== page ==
The most complex problems in our time
can be solved with simple techniques,
if we are able to dream.
As a child, I discovered
that creativity is the key
to cross from dreams to reality.
I learned this from my grandmother,
Dr. Ruth Tichauer,
a Jewish refugee that settled
in the heart of the Andes.
That is how I grew up:
encouraged to see beyond any limitation.
So part of my education
included helping her
in remote, indigenous communities.
I cherish those memories,
because they helped me
to understand life outside the city,
a life with a lot of possibilities,
without barriers, as language or culture.
During those trips, my grandmother
used to recite a Kipling poem:
"Something hidden. Go and find it.
Go and look behind the Mountains.
Something lost behind the mountains.
Lost and waiting for you. Go!"
In the coming years,
I became a medical student.
One of every hundred
children born worldwide
has some kind of heart disease.
There's a part of this problem
I think I can solve --
the part of this problem
I have spent my life working on.
The problem starts
The fetus needs to survive
inside the mother.
Survival depends on communication
between the systemic
and the pulmonary blood.
At the moment of birth,
this communication needs to stop.
If it doesn't close, the baby
has a hole in the heart.
It is caused by prematurity
and genetic conditions.
But what we know today
is that a lack of oxygen
is also one of the causes.
As you can see in the chart,
the frequency of this kind of hole
dramatically increases with altitude.
Video: (Baby crying)
When you look at patients
with this condition,
they seem desperate to breathe.
To close the hole, major surgery
used to be the only solution.
One night, my friend Malte,
were camping in the Amazon region.
The only thing that would not burn
in the fire was a green avocado branch.
Then came a moment of inspiration.
So we used the branch as a mold
for our first invention.
The holes in children's hearts
can be closed with it.
A coil is a piece of wire
wrapped onto itself.
It maybe doesn't look so fancy to you now,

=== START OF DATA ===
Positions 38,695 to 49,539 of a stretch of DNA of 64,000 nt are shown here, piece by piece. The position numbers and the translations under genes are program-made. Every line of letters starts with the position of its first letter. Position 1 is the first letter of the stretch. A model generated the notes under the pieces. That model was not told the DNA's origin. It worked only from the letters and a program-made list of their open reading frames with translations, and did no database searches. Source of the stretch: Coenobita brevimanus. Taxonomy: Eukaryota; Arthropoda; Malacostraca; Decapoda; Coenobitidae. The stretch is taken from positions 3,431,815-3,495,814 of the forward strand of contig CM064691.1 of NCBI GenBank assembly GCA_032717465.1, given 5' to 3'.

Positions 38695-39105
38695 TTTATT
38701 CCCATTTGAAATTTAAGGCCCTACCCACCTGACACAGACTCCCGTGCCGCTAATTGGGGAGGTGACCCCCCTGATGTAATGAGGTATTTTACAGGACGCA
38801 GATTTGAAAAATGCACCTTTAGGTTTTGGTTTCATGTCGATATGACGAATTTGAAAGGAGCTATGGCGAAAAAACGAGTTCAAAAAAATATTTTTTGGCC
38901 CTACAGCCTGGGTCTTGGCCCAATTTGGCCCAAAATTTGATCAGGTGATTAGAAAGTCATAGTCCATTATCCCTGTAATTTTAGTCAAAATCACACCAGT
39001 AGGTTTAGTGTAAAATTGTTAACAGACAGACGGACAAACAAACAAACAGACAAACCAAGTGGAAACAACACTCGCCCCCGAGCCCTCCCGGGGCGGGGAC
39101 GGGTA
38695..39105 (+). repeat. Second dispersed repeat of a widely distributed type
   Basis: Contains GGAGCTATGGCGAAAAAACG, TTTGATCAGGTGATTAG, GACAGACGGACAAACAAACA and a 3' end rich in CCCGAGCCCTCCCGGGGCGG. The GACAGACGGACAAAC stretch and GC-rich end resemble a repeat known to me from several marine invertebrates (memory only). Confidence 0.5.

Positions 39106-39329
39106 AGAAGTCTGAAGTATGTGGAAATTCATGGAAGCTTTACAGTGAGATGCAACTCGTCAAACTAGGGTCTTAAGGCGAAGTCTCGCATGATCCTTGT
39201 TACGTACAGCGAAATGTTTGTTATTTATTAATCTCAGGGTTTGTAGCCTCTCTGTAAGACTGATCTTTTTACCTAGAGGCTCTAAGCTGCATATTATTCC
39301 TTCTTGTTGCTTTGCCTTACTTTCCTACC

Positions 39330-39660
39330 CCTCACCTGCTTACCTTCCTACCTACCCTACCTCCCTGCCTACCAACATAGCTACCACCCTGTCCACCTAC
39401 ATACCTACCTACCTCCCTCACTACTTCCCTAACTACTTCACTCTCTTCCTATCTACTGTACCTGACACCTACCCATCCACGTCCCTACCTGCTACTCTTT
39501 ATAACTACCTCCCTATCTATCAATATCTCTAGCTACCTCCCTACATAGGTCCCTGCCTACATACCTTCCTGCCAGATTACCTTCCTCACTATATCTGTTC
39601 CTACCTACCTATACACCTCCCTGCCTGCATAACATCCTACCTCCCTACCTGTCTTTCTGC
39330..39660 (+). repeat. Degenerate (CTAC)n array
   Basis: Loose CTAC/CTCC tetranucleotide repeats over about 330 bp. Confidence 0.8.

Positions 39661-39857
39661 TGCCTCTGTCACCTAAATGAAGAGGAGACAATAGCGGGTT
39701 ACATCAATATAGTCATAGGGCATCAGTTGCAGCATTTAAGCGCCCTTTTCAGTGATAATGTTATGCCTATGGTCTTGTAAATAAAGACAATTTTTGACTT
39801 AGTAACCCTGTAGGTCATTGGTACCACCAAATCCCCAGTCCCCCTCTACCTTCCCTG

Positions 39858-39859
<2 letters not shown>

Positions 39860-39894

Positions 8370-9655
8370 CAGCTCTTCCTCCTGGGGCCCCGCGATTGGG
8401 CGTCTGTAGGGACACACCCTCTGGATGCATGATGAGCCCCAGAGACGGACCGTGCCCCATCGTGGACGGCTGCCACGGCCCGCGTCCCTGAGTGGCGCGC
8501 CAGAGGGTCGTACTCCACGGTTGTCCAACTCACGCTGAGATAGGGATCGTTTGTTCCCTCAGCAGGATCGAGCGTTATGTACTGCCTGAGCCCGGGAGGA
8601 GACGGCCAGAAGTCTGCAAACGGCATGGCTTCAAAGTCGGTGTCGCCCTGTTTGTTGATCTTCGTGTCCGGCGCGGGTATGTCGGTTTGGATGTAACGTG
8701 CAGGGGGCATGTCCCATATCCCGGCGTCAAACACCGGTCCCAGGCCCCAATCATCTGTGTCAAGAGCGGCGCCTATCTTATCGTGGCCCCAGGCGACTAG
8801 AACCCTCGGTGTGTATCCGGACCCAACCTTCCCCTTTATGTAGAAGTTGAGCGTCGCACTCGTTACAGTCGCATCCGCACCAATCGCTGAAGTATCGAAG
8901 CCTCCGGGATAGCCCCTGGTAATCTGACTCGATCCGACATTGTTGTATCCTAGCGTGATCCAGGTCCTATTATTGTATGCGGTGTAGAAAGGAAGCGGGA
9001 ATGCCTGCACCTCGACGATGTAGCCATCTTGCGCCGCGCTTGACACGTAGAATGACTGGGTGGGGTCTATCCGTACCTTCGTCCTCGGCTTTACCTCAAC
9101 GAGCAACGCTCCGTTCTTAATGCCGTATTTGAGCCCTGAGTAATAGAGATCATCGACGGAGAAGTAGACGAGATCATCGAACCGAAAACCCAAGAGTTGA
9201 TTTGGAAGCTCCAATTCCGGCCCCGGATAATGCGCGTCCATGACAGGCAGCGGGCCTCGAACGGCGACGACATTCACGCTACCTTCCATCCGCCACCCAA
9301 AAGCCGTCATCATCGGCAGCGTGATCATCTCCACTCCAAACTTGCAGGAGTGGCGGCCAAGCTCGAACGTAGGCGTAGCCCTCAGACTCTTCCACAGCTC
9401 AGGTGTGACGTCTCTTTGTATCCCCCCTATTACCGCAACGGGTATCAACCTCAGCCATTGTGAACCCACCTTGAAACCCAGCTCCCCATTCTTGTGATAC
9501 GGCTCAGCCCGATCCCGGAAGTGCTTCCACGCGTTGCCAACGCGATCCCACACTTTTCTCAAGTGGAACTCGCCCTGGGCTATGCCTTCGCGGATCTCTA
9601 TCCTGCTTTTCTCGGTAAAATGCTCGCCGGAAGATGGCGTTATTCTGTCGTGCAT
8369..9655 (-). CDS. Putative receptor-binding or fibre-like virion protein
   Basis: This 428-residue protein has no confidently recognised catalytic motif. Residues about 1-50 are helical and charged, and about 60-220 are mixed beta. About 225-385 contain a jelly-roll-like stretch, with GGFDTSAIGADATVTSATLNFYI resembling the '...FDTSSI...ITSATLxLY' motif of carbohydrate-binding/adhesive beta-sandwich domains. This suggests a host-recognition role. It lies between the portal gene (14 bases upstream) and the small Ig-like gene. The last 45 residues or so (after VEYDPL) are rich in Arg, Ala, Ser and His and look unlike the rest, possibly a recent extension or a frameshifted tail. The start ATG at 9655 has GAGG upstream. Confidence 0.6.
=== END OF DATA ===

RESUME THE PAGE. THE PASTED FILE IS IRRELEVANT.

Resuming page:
but that was our first successful attempt
to create a device for this major problem.
In this video, we can see
how a very tiny catheter
takes the coil to the heart.
The coil then closes the hole.
After that moment of inspiration,
there came a very long time of effort
developing a prototype.
In vitro and in vivo studies took
thousands of hours of work in the lab.
The coil, if it works, can save lives.
I returned from Germany to Bolivia,
thinking that wherever we go,
we have the opportunity
to make a difference.
With my wife and partner,
Dr. Alexandra Heath,
we started to see patients.
After successfully treating
patients with our coil,
we felt really enthusiastic.
But we live in a place
that is 12,000 feet high.
the patients there need a special device
to solve their heart condition.
The hole in altitude
patients is different,
because the orifice
between the arteries is larger.
Most patients cannot afford
to be treated on time,
and they die.
The first coil could successfully treat
only half of the patients in Bolivia.
The search started again.
We went back to the drawing board.
After many trials,
and with the help of my grandmother's
indigenous friends in the mountains,
we obtained a new device.
For centuries, indigenous women
told stories by weaving complex patterns
and an unexpected skill
helped us for the new device.
We take this traditional method of weaving
and make a design made by a smart material
that records shape.
It seems this time,
the weaving allows us
to create a seamless device
that doesn't rust
because it's made of only one piece.
It can change by itself
into very complex structures
by a procedure that took
decades to develop.
As you can see, the device enters the body
through the natural channels.
Doctors have only to close
the catheter through the hole.
Our device expands, places itself
and closes the hole.
We have this beautiful delivery system
that is so simple to use
because it works by itself.
No open surgery was necessary.
As doctors, we fight with diseases
that take a long time
and effort to heal -- if they do.
This is the child from before,
after the procedure.
As you can see --
As you can see,
once the device is in place,
the patient is 100 percent healed.
From start to finish,
the whole procedure takes only 30 minutes.
That's very rewarding from the medical
and human point of view.
We are so proud that some
of our former patients
are part of our team --
a team, thanks to added close interaction
with patients that work with us.
Together, we have only one idea:
the best solutions need to be simple.
We lost the fear
of creating something new.
The path, it's not easy.
Many obstacles arise all the time.
But we receive strength from our patients.
Their resilience and courage
inspire our creativity.
Our goal is to make sure
that no child is left behind,
not because of cost or access.
So we have to start a foundation
with a one-to-one model.
We will give one device for free
to make sure that every child is treated.
We are in many countries now,
but we need to be everywhere.
This whole thing began
with one impossible idea
as will continue it, really:
No child is left behind.